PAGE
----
— Anakin Skywalker (In his whiny youth)
Let me summarise this week for you:
* Working on a project, trying to build SQL queries *
“Hmmm, this is trickier than I thought. I don't know how to get these tables to merge. Let me try something..”
* 30 seconds later *
“Ahhh, I get it! Makes total sense! This goes there and then this other thingy ends up over here!”
* Another 30 seconds later*
“Wait, how does this work?”
Yeah, it was one of those weeks…
If you happen to have lived under a rock over the past couple of months, let me quickly introduce you to Lambda School. Lambda School offers online programs in software development, UX design, data science, iOS and Android mobile development. The best part? It has no up-front costs!
The curriculum is 9 months long with full-time enrollment. This used to be 30 weeks, but has recently been extended. Instead of paying tuition and having to take out a second mortgage just to pay tuition, Lambda School uses Income-Share Agreements (ISAs). With it, students pay a percentage of their monthly income after they’re employed. If you don't get a job, you don't pay anything. Second, you only start paying if you're making more than a certain amount per year. Depending on where you're based, different percentages and pay-off plans exist. Americans pay 17% for 2 years after graduation, while Europeans pay 10% for 4 years.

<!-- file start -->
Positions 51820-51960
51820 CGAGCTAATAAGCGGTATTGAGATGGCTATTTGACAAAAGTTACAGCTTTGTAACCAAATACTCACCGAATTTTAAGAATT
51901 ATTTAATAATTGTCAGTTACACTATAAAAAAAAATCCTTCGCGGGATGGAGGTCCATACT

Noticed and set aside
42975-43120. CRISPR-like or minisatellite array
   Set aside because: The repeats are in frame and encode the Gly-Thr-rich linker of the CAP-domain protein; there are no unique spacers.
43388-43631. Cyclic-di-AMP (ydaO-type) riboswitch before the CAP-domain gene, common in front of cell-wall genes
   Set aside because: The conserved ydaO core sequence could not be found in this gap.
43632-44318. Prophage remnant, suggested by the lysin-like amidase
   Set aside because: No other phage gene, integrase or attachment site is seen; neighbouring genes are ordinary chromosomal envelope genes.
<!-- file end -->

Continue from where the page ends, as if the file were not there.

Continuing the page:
In the US, If you make less than $50k after graduation, you don't have to pay ‘em anything. Also, you will never, under any circumstance, pay back more than $30k. (Note: you'd have to be making more than $88,000 per year to achieve that) If you happen to make less than that, you simply pay less. After two years, you're off the hook What's more, if you don't find a job and spend all that time making less than $50k, the ISA lapses after a couple of years.
Recently, Lambda has introduced a living stipend program. It'll pay students $2000 per month to cover monthly bills while they focus fully on their studies. In return, Lambda asks for 10% of their income over 5 years. The payoff is capped at $50,000.
This was a week a lot of us had been looking forward to. Last week, we covered RESTful APIs, how to create endpoints, doing data sanitation, etc. Now, we’d cover the last piece of the puzzle; building databases and queries from scratch. We were to meet my arch-nemesis: SQL
For some reason, I've alway had a love/hate-relationship with SQL. Conceptually, I love it. Thinking in terms of interconnected tables just makes sense to me. Using it was also a breeze. For the most part, that is.
When you want to combine data from multiple tables in SQL, you have to do a so-called join. In essence, you're requesting that both tables get mashed into a single overview, based on the requirements you specify in the join query. And I always struggle to write them properly. My first two or three tries are always incomplete yet I have no clue why.
I definitely have to practice some more over the next couple of weeks. Use it or you lose it, right? There's no excuse for not having mastered this particular aspect of SQL. I've heard about a couple of good SQL courses on Udemy. I might check them out. It's all about reps, right?